This weekend is looking like it is going to be just as busy with the business side of Christmas once again. We have a last -inute play practice Saturday, followed by Christmas Caroling with Girl Scout troop 40550 of Menifee, and possibly some Christmas shopping. On Sunday is the kids’ play, and after that the toy drive for Menifee Christmas Dinner across from Menifee Marketplace on Haun Road.

This is our family’s first year volunteering for this organization but I intend to do my best to educate my kids that Christmas has more meaning than just the big guy in the red suit bearing gifts. That part is fun, but it is better to give than receive.

This year what are some of the little moments you intend to treasure with each other? Post your comments in the section below.

David Baker, our Man About Menifee, writes about his adventures in and around town every week in this space. You may leave comments for him here or email him at

Menifee Mom: Middle School Band Members Get a Special Treat

By Karen Thomas

My husband and I had a great opportunity to chaperone the Bell Mountain Middle School Symphonic Band field trip to Disneyland last Friday. They had auditioned and were selected out of hundreds of other bands to perform at the California Adventure theme park.

Being a chaperone isn't what is sounds like. These kids don't have to be babysat. In fact, they are allowed to cruise the park on their own for the day. Their main instructions are to follow the rules and be at the designated places on time.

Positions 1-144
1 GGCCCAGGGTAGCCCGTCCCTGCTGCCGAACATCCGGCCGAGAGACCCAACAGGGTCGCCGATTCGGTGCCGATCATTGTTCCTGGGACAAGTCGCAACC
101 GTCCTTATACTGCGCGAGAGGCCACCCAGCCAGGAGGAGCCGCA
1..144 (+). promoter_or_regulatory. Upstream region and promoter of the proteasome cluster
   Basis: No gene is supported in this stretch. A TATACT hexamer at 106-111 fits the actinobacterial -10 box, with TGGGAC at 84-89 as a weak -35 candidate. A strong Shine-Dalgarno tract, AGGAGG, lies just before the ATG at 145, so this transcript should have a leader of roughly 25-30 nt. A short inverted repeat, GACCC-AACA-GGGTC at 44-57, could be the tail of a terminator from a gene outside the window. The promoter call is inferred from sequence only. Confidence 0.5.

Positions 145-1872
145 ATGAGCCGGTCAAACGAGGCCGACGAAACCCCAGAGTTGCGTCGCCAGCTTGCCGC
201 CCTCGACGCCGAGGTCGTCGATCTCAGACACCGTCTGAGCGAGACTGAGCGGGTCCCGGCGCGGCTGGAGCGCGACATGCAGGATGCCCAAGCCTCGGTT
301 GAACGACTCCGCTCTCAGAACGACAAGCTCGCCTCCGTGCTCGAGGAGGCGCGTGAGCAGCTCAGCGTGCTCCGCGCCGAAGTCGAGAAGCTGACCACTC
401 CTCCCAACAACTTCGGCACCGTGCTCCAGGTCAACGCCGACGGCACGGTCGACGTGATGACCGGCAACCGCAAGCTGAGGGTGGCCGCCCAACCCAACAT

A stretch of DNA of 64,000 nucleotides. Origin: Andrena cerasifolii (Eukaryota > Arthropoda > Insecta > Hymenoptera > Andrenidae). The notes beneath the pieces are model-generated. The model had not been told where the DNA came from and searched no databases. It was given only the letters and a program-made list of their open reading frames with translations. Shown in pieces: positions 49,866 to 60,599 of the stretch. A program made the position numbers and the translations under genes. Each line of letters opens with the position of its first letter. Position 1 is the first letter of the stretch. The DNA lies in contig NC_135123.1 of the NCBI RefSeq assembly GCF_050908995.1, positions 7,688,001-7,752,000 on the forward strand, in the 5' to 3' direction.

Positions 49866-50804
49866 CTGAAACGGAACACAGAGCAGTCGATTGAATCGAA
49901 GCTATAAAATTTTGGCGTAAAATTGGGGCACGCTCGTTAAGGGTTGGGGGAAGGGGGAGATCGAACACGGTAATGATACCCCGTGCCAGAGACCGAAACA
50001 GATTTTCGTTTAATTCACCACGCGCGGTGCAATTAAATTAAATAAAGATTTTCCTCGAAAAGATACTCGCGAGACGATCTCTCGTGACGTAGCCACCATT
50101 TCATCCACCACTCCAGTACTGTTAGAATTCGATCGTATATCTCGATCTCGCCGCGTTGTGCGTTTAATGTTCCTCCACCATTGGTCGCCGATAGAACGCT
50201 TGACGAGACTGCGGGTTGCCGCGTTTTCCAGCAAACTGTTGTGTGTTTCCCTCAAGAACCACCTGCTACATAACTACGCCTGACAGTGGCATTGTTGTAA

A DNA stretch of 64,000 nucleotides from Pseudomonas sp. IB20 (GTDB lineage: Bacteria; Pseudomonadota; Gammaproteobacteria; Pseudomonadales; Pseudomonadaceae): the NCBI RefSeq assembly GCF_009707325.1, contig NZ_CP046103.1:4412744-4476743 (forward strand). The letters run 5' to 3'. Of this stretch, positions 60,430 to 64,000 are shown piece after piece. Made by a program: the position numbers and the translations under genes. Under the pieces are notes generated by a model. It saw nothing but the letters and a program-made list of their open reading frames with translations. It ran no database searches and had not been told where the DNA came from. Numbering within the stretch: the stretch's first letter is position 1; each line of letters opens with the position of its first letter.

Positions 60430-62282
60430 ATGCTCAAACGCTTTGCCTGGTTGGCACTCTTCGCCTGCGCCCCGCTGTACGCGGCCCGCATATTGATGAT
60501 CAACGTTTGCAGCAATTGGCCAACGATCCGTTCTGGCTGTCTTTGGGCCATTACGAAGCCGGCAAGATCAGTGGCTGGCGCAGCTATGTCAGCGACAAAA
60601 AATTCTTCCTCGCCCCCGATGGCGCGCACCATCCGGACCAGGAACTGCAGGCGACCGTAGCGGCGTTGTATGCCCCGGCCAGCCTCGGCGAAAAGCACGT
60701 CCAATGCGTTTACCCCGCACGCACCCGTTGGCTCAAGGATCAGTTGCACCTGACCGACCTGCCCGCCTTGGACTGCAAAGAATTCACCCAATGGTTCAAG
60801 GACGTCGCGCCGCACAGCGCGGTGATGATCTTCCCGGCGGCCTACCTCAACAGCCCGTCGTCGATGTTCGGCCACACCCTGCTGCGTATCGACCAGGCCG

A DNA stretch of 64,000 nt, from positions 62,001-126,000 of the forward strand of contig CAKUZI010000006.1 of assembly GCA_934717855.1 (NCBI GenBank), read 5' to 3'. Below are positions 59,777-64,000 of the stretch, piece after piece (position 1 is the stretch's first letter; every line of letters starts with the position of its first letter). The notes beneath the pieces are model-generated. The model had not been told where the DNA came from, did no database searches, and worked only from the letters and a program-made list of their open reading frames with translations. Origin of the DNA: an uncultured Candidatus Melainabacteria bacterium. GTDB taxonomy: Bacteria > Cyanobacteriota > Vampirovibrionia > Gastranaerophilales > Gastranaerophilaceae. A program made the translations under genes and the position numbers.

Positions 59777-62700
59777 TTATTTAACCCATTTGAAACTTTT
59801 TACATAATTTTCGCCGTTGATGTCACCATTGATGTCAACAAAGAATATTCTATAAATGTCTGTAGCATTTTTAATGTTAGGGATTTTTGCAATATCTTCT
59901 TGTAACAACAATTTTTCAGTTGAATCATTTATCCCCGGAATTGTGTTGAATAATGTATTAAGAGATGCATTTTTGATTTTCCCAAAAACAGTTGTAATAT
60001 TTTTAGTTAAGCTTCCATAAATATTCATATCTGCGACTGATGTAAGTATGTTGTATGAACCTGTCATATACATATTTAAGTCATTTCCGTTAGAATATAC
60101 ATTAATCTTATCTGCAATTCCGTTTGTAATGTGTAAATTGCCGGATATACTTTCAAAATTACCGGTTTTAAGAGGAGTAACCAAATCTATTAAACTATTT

At first, I was a bit surprised at the level of freedom they were given. When our daughter went last year, I had not let her roam freely in a theme park with her friends before. However, I decided that the band has done this for many years and hasn't had problems, so it was time to let go.

So, as a chaperone I didn't need to accompany the kids anywhere, but the band did need help transporting equipment and parents are needed to be on hand in the event of an emergency.

This was actually my second trip with the band. Last year I was able to go to Knotts Berry Farm with them for a band competition. For that trip, I chose to spend part of the day with my daughter and her friends in an effort to get to know them better.

Both experiences reminded me a few things about middle school kids:

1. They actually can be pretty responsible. Each time they had to meet their teacher for something, they were there on time. Not once was the band director left waiting for someone to show up. Considering that they were at a theme park with long lines for rides and long distances to walk, that was impressive.

2. They aren't always very thoughtful about looking out for each other. During both trips, I witnessed several kids getting "ditched" by their groups. From what I could see, it wasn't intentional. It seemed to be a case of a large group of kids getting caught up in the fun, hurrying off to where they wanted to go, and not bothering to check to make sure no one was left behind. It was an example of how middle school kids can be pretty self-centered at times.

For the most part, though, they did a good job. Granted, these are some of the best kids in the school; it takes discipline and dedication to get into Symphonic Band. Still, I was impressed with the lack of issues that arose on these trips. I was even more impressed at the quality of music these kids can produce. Their director requires a lot of them, and they rise to his expectations. Listening to them play is truly enjoyable. Hearing them play in a setting like Disneyland was a rare treat.

In many areas, budget cuts have made the band program a thing of the past. In Menifee Union School District, however, it has remained a priority. This is one of the reasons we chose to come to this area. Music enriches the lives of these kids and helps develop qualities that will bring them success in life no matter what profession they choose.

These band trips have given me a chance to see how kids I've known since Kindergarten are beginning to mature into responsible young adults. I hope our community will continue to support the music programs at our schools, because it does make a difference in our future.